Report from the American Academy of Dermatology

By March 31, 2014 January 28th, 2020 No Comments

American Academy of Dermatology Meeting Excepts

This years meeting in Denver was a vibrant affair packed with the latest research findings in all areas of dermatology.  There were several thousand dermatologists and researchers at the meeting which was held at the Colorado Convention Centre in downtown Colorado.  Some of the highlights of the meeting are listed below

Melanoma: In these blog pages some of the recent advances in melanoma research have already been discussed, namely the success of the drugs ipilimumab, vemurafenib and the latest programmed death ligand inhibitors.  This area of research continues to be alive with ongoing efforts to identify new drugs that target and inhibit melanoma growth pathways.  Current studies are looking at combination therapies between these drugs to see if the survival benefit in advanced melanoma can be further improved.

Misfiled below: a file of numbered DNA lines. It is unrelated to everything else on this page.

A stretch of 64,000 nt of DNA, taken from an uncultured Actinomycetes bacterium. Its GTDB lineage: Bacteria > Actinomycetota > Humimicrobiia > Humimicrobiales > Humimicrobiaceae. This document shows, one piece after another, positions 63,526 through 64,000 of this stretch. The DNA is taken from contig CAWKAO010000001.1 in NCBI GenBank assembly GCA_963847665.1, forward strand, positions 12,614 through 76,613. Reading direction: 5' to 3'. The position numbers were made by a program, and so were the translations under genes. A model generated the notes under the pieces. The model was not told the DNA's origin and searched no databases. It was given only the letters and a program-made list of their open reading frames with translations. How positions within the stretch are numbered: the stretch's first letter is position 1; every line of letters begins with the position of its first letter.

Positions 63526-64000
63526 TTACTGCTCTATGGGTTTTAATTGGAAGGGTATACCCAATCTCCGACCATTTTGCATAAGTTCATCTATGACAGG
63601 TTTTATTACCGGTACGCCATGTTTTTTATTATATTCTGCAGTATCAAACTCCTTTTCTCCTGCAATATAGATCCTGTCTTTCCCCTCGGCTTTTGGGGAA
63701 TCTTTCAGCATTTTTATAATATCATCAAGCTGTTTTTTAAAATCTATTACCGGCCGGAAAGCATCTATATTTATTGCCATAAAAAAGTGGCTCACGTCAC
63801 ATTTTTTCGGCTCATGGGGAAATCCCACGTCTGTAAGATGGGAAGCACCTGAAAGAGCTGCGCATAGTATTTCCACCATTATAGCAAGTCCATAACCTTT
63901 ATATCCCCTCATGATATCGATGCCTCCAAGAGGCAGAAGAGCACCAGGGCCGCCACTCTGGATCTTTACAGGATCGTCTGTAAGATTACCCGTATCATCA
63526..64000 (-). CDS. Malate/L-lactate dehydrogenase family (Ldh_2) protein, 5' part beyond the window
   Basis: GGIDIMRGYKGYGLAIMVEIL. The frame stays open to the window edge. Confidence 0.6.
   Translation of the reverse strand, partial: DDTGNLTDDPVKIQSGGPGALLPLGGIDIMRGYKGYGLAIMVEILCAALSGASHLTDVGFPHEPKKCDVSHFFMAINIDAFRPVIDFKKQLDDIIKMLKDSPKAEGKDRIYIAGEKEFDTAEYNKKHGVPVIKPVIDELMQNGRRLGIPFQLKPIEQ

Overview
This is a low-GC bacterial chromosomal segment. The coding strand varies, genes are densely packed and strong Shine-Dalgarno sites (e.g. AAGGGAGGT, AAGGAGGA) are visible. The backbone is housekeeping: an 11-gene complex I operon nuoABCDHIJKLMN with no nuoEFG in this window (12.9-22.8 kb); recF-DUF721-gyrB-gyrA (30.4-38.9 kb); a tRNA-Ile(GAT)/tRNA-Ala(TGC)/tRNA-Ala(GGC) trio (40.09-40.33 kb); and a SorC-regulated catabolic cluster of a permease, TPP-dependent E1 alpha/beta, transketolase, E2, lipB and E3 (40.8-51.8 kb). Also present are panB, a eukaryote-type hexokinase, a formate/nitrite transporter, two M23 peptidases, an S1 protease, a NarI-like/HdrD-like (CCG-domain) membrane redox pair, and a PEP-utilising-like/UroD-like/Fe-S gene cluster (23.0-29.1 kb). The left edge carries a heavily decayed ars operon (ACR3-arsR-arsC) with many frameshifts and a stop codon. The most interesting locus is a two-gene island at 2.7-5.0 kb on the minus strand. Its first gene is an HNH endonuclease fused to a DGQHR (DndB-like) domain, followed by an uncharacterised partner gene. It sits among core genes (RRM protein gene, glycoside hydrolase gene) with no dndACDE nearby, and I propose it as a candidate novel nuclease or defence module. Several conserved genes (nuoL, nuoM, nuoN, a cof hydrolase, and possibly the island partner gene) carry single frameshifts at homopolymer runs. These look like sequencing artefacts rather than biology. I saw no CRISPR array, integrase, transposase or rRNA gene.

It is with sadness that we at the Harley Street Dermatology Clinic, learnt of the death of veteran actor James Rebhorn from malignant melanoma .  We hope that the research outlined above will eventually offer hope to those unfortunate enough to suffer from advanced melanoma.


Psoriasis: Already the drugs that target and block cell signaling chemicals involved in the inflammatory pathways of psoriasis are main-stream medication.   These drugs are classed as ‘biological’ drugs and include those which block tumour necrosis factor action (etanercept, infliximab, adalimumab) or interleukin (IL) 12 and 23 (ustekinemab).  New biological drugs are under investigation to block IL-23 and IL-17.  Preliminary studies look extremely promising.

Chronic urticaria: This condition is common in patients with allergy, hayfever, asthma and eczema and gives rise to itchy hives and welts through mechanisms which might lead to high circulation immunoglobulin E (IgE) levels in the bloodstream. Although anti-histamines are the mainstay of therapy in chronic urticarial at the current moment, the use of a specific biological drug to block free IgE was highlighted at the conference (see earlier March blog entries).  The drug Omalizumab has just received Food and Drug Administraion (FDA) approval for use in the USA.